“The kids are at an institution in the country,” she said. “I used to think that one day I’d be able to get them back, but I’ve given up hoping now. It’s cruel difficult to live. I’m afraid, somehow, they’ll forget me, and I always promised him I’d look after them whatever happened. But, what am I to do?” she asked. “What am I to do?”

– o –

The experiences described within In Darkest London had been previously serialised within the Sunday Express. Extracts from a letter sent to , after Ada Chesterton published some of her accounts in the newspaper, from a young unmarried mother who had spent time at a Salvation Army Rescue Home (‘Home for Mothers and Babies’), are recorded in the book:

“There I remained for seven months, hiding from a curious and unsympathetic world, the shame I had brought on myself, living with just the sort of girl you saw at Mare Street [a Salvation Army clearing house, where, as elsewhere, the majority of women were unmarried mothers] that night, and many other sorts too ; girls taken from practically every walk of life, ex-chorus, factory, office, shop and servant girls, with here and there a waitress or a farmer’s daughter ; plenty of types, plenty of different perspectives, and always plenty of courage ; that was the most wonderful part of it all, the courage which these girls, mostly the victims of an unfortunate fate, displayed in the face of overwhelming tragedy. A hopeless. Blank future, with the added burden of an illegitimate child to support…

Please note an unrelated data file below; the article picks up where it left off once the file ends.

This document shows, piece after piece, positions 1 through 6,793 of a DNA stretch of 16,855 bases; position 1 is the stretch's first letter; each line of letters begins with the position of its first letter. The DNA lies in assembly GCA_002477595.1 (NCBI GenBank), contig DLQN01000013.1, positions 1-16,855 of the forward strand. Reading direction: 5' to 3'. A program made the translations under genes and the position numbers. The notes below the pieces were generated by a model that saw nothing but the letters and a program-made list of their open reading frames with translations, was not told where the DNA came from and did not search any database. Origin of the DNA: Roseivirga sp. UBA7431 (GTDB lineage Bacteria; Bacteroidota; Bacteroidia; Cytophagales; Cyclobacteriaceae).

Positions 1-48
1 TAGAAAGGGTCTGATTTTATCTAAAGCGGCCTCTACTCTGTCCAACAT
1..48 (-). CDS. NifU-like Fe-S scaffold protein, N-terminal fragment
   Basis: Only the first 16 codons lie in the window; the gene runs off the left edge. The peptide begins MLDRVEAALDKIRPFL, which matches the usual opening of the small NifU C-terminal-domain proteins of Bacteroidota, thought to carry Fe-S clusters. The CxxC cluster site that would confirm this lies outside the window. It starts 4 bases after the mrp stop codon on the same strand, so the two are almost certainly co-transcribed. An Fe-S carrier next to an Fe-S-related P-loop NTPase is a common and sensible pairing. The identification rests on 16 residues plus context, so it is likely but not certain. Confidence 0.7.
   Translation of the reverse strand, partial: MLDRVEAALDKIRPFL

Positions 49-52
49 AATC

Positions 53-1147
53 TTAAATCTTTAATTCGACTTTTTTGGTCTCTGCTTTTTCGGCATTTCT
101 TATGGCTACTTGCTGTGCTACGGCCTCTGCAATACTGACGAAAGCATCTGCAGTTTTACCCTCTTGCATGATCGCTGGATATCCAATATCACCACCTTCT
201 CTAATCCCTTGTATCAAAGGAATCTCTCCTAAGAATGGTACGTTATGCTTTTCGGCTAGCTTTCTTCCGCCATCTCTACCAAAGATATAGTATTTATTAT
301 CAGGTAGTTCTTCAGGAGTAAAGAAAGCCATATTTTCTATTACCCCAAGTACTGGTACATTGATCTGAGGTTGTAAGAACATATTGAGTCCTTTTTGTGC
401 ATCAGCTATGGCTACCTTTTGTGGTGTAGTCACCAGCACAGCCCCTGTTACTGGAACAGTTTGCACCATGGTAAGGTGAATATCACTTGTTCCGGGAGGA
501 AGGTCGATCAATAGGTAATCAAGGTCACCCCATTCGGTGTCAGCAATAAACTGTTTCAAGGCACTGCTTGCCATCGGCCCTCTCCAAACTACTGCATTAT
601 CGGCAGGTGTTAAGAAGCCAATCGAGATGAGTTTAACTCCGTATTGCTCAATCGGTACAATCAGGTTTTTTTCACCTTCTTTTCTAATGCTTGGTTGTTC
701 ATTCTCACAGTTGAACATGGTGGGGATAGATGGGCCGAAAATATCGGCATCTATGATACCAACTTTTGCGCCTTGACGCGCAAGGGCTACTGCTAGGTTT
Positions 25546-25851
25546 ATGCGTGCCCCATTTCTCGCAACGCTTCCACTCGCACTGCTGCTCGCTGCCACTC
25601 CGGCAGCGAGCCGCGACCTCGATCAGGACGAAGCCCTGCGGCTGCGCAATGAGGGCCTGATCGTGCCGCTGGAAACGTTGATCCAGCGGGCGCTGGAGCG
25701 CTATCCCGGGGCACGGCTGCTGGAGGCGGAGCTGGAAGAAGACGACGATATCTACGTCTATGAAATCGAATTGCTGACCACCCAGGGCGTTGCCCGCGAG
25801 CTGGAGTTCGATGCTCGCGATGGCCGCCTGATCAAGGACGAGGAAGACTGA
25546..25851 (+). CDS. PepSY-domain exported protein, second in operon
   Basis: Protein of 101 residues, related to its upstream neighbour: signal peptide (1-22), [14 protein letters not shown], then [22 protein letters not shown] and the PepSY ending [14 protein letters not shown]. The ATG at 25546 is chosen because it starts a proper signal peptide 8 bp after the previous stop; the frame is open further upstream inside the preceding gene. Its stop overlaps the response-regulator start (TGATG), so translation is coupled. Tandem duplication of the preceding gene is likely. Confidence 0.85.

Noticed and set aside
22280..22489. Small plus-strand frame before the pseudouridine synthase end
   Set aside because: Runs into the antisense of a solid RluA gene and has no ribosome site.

…Later they would return from the Women’s Hospital at Clapton, hugging tightly their precious woollen, cuddly bundle of humanity, their faces paler and manner subdued ; some were only eighteen, mostly all in their early twenties, but they had lived and seen life.

As weeks succeeded week, and the end of the six months (the ordered time to remain after baby is born) draws to a close, you would see they get perturbed. The fatal day arrives – the parting is hard, ah, how hard only God knows ! Tomorrow those arms will be empty. That baby will be in a strange foster home, that mother will be breaking her heart, working feverishly…working like grim death to kill the ache. Oh the horror of that first night in a strange bed [as a domestic servant], with no cot to rock, a nameless child, perhaps, but a mother’s baby for all that. To-day [when she leaves the shelter] as she says ‘Good –bye, girls’, she smiles, yes, even laughs outright, shrilly, and when someone says ‘ Good luck, dear ‘ the tears will trickle down her cheeks, still she smiles, waves her hand almost flippantly. ‘ The big, brown door swings on its hinges – she is gone gone – to face – what?

I have seen several of them again quite recently, those girls who shared a tragic period with me. I think they have nearly all altered, they are happy enough and quite smart, too, some of them – not all ; marvellous how it is done on, say nine shillings weekly dress allowance and pin money, for baby [to send to the foster family] and self, isn’t it?’